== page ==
Today’s chart is a reproduction of one that featured in a recent blog on the Bank Underground website, which is the very informative blog-platform of the Bank of England, the central bank of the UK. It shows the Great Britain’s productivity growth since 1761 (the thin grey line) and the ten-year moving average (the black line), as well as the 100-year average growth rates of the 1800s and the 1900s. It doesn’t take a genius to get the main takeaway of this chart: that productivity has been trending down for decades. In fact, we have now reached the point that growth as measured as a ten-year average has turned negative. To give you an idea of how serious this is, a quote from the author’s blog will probably suffice: “How poor has the past decade of productivity growth been by historical standards? Exceptionally.”
It’s an impressive chart for sure, which leaves one with the slightly depressing feeling that a new world order, in which productivity growth is a thing of the past, is upon us. So is it? My ability to predict the future is as limited as the next person’s, so I cannot claim to know that things will turn out just fine. Still, let me offer a bit of pushback on the chart and the gloomy feeling it gives us.
For starters, I cannot help but be reminded of what people were ‘blogging’ about at the beginning of the 1900s. Productivity growth had peaked as high as 2% in the 1870s, after which things started to deteriorate. Productivity trended down for decades and by the turn of the century dropped to the point that growth as measured as a ten-year average had turned negative. By 1908 the ten-year average growth rate was -0.22%, even lower than the figure recorded in 2016 (-0.17%). Things must have seemed pretty bleak, right? In hindsight, we can see that it was a weak start of what would become a record-breaking century. With a bit of imagination, a similar pattern can be seen around the 1800s. The century started with two weak decades, after which things picked up. To show this, I have plotted the productivity growth at the start of the three centuries in one chart. Maybe the dip is not so exceptional after all…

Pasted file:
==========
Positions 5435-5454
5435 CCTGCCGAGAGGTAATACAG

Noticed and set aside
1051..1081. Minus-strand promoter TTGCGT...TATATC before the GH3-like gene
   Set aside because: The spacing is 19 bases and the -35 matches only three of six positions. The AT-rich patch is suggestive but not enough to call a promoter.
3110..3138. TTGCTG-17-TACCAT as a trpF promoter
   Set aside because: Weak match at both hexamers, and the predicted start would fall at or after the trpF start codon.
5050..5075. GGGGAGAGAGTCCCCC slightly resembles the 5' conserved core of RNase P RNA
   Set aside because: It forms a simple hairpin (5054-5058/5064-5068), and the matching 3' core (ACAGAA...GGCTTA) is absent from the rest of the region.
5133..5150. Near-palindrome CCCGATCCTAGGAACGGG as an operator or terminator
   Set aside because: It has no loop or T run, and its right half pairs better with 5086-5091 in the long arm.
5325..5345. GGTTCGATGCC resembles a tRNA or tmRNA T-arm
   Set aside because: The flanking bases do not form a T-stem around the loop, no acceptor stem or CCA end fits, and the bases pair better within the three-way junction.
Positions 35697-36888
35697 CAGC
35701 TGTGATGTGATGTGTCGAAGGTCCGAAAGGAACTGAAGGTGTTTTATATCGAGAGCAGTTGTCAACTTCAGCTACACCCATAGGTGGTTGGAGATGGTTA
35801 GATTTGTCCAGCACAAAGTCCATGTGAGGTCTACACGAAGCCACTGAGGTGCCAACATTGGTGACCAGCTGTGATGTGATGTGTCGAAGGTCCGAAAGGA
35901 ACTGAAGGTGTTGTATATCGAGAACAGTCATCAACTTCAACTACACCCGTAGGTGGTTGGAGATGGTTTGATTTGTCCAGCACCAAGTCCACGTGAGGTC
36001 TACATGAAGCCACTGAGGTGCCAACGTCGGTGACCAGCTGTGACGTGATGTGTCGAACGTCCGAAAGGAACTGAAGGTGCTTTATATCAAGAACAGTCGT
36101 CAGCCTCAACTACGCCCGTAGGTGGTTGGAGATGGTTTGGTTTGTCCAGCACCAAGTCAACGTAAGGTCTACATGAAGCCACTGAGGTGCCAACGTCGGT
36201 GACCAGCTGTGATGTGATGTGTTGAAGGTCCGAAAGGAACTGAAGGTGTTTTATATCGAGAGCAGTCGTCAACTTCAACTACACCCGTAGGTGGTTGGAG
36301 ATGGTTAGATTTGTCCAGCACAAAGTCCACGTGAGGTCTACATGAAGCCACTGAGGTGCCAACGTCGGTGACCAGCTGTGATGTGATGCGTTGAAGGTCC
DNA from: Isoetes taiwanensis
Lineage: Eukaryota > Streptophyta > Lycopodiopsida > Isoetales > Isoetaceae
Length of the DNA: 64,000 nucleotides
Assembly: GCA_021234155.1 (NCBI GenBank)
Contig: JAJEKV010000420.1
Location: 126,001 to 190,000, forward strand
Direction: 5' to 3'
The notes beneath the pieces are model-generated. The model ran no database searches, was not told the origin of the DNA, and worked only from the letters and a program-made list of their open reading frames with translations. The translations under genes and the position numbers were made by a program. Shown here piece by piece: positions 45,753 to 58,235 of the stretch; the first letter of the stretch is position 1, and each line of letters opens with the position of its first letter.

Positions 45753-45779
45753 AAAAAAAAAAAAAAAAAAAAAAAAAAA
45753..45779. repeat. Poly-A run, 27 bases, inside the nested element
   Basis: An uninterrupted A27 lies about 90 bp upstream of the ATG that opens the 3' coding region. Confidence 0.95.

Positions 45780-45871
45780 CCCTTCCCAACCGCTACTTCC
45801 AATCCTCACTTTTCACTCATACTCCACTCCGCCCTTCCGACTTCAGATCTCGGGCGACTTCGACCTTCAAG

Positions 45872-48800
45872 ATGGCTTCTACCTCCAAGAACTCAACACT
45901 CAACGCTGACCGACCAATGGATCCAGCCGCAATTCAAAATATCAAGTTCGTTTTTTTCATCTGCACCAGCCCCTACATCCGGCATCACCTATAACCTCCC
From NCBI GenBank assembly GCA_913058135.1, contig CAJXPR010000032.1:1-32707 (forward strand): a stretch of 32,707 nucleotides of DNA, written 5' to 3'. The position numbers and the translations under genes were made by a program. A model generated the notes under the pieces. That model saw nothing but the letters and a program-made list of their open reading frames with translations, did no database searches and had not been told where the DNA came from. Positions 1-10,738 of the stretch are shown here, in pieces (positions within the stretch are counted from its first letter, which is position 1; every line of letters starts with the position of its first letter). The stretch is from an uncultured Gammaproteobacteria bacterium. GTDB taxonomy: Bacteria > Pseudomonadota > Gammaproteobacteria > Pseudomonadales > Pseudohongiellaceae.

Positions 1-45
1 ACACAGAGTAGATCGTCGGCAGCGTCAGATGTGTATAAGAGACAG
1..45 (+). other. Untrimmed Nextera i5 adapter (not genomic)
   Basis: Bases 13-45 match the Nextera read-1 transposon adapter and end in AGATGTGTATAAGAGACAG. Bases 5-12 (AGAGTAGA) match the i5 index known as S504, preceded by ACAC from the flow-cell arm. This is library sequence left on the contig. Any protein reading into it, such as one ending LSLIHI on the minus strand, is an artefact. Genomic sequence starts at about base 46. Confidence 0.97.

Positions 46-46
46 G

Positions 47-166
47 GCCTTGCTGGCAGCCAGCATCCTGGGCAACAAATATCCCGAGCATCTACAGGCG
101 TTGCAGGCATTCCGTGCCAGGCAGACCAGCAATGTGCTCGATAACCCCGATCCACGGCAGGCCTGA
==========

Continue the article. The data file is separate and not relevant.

Now, I am not a big fan of wave cycles, so I am certainly not suggesting that this is a century cycle. The main point I am trying to make is that we have been here before and on previous occasions the harm appears to have been temporary.
So what were people talking about at the beginning of the 1900s? I haven’t looked it up, but one thing I am pretty sure of, and that is that they were not writing about these productivity numbers. The reason for this is simple: the data wasn’t available back then. The productivity numbers presented here are based on GDP equivalent data, but as the whole concept of GDP wasn’t even introduced until the mid-1930s in the US, by far the biggest chunk of the graph is based on guesstimates of what the UK economy was doing. Whereas we currently have statistics offices that follow strict guidelines to come up with exact numbers for the GDP, inflation corrections and the like, they did not have the same ability to collect data back in the day. With the wars, bank crises, bubbles and deflation scares, it is clear that the data gathered before 1945 should be taken with a large pinch of salt.
This can be said of normal GDP growth data, but is even more true for the productivity measure presented in the chart. This chart looks at Total Factor Productivity data (TFP), a concept that – even in modern times – has been criticized. Without getting too much into the weeds here, broadly speaking, there are two types of productivity data. The concept that most people know and intuitively understand is the concept of labor productivity. This idea is simple: how much does one ‘unit’ of labor produce? This measure is calculated by taking a country’s total production (GDP) and dividing it by the hours worked. From this perspective, growth can either come from more labor, or from labor becoming more productive.
Total Factor Productivity takes productivity a step further. Not only do you adjust for the number of hours worked, but also for the amount of capital used. This measure is calculated by taking a country’s total production (GDP) and dividing it by the hours worked and capital employed. From this point of view, growth can either come from more labor, more capital or from productivity gains. Conceptually, it is a much more interesting concept to work with, but you can imagine that this higher level of sophistication can only work if you have an equally sophisticated method for gathering the data. We may have reached that level by now, but we certainly weren’t there yet in 1936, 1880 or 1795… Even nowadays, with the Amazons of the world offering more and more cloud-based services, it would be difficult to assess ‘the’ amount of capital used in each country.
So where does this leave us? Given the lack of sophistication in the past, I would propose looking at the simpler of the two measures, as is done in this final graph. The pattern is still pretty much the same as in the first chart, the good news being that we still are in positive territory with respect to ten-year productivity growth. Admittedly, the drop in productivity is still significant and worrying, but the term ‘exceptionally’ seems to be an overstatement in this case.